And finally, the backend database choice of SQL Server 6.5 was the first real relational database for me. It was a dramatic change driven by web’s need for “huge” number of simultaneous users. There was this whole new notion of a database server! Before that, we had managed years and years with just files on the disk. And with less demanding applications, Access, Paradox and other flat-file storage mechanisms were still thriving. SQL as a language was just beginning to become a necessity – a few years before, people with SQL skills were really rare.

Why is it good to be here now?

A few reasons why I wouldn’t switch back:

  • There is now significant open-source movement also in the Microsoft scene. So much is done already, and most basic tasks can be significantly sped up by assembling packed solutions from others.
  • Visual Studio is great. Comparing to the command line compilers (ouch), print-based debugging and clumsy editing, the current toolset with IntelliSense, syntax highlighting and remote debugging makes all the difference. In 1999 we already had some of that, but not consistently.
  • Many error sources have been eliminated. Oh, the ease of Garbage Collection! Also, compilers and IDEs catch much of what we fumbled with earlier. In general, technology works much better now: CSS, JavaScript, IIS – much of it just works.
  • Languages live better together. The concept of sharing code libraries between languages sounds like a no-brainer, but until the advent of .NET, finding a Visual Basic solution for a problem didn’t help much, as leveraging that code from a C++ program would’ve been ridiculously difficult. Binary compatibility was a dream, COM was a pain and porting between languages almost an impossibility. What difference does a language-independent framework do!
  • From the database perspective, surprisingly little has changed – SQL is still written as it used to be, and while databases have much more features, most of the basic web apps still repeat the same patterns they did ten years ago.

Kudos to some visionaries

While much of web’s development has happened outside of Microsoft, there are two leading minds in Redmond who greatly influenced so much of what I just wrote. They certainly do deserve special mention at this time.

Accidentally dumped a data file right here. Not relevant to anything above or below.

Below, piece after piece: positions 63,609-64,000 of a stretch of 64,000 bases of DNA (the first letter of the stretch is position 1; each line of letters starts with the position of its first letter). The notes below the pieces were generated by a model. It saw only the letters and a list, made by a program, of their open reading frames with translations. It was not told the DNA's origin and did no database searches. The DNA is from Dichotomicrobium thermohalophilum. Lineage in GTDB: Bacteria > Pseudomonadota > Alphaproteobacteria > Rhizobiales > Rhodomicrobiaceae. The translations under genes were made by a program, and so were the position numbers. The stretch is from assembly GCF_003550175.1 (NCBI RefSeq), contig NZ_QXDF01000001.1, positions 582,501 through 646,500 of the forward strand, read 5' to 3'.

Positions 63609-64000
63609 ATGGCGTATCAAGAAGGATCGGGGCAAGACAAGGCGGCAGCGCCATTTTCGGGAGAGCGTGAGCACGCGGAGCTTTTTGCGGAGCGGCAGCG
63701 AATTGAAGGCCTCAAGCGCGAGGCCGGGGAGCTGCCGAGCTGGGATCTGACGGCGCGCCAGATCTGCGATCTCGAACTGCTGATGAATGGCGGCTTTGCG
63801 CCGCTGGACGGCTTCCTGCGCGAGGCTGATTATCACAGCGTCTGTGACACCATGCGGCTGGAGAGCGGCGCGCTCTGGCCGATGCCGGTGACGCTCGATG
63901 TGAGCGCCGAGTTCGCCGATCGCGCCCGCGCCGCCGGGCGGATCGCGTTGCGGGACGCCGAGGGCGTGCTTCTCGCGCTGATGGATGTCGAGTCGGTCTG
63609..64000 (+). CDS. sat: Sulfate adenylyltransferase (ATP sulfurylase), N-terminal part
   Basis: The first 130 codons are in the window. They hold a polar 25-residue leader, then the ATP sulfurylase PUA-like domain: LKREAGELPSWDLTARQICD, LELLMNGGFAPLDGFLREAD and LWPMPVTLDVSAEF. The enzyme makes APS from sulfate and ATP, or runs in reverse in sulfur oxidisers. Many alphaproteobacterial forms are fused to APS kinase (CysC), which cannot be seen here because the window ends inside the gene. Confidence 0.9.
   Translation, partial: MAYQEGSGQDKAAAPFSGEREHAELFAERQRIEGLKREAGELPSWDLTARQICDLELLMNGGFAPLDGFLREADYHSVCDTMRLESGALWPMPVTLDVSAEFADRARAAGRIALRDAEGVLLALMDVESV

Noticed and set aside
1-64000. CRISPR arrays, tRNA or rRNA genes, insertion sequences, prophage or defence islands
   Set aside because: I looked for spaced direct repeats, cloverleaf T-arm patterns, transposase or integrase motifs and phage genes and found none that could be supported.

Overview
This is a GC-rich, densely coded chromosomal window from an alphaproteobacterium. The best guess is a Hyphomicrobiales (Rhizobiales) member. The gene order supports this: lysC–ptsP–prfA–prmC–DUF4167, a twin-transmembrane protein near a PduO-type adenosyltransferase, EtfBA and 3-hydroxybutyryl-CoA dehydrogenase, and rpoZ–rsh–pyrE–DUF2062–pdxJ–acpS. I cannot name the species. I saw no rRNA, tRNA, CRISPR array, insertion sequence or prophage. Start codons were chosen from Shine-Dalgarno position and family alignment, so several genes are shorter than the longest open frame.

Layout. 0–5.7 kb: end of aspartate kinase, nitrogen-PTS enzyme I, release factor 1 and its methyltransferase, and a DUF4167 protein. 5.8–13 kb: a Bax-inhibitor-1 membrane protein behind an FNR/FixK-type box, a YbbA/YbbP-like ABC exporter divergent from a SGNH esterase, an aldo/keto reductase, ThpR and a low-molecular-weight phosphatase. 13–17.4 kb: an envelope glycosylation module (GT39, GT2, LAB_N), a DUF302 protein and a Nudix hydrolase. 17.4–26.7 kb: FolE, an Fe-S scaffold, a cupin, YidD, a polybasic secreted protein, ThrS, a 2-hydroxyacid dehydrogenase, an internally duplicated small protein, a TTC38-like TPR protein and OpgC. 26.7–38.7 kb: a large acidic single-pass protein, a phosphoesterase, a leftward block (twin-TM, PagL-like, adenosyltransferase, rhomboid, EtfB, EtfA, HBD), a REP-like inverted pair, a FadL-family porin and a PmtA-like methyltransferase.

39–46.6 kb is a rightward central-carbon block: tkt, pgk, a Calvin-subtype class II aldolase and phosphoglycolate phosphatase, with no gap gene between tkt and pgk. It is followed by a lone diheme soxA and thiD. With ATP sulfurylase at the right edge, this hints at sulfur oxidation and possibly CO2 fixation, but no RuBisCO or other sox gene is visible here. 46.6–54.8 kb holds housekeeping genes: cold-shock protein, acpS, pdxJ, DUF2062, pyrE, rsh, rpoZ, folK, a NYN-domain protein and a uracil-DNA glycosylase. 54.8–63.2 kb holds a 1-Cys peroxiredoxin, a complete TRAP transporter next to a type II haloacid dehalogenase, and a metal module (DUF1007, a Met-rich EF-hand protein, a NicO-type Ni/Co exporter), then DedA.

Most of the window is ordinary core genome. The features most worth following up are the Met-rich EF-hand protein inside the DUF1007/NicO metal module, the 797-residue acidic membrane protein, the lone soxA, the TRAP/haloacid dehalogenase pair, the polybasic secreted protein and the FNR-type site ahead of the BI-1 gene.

First, Anders Hejlsberg created the influential Delphi back in Borland times, then stormed on to Microsoft and helped spawn the C# language. While C# 1.0 didn’t have that much edge over Java, the existence of a modern OOP language on the new .NET platform was the key driver to make people flip. Without that, I would’ve quite possibly chosen Java as my next framework of choice (not to say that would’ve been a bad alternative!).

Second, Scott Guthrie was fresh out of university in 1997 and had just joined Microsoft, when he and Mark Anders were tasked to design the next generation web framework. The resulting XSP was first written in Java, then rewritten in C# (dubbed “Cool” at that time), rebranded as ASP+ and finally released ASP.NET. And while much of the modern criticism on Web Forms is well-founded, the ability to come up with something like that over ten years ago shows quite some insight. Oh and by the way, Scott wrote the first version of XSP over Christmas holidays. That’s the only proper way to build a new framework, isn’t it?


I hope I’m still here after 10 more years to document the inevitable progress. There is some comfort knowing that technology evolution isn’t slowing down. But will I be a dinosaur with obsolete technical knowledge when I’m 40? Looking forward to seeing that!

June 26, 2009 · Jouni Heikniemi · One Comment
Tags:  · Posted in: .NET, General, Web

One Response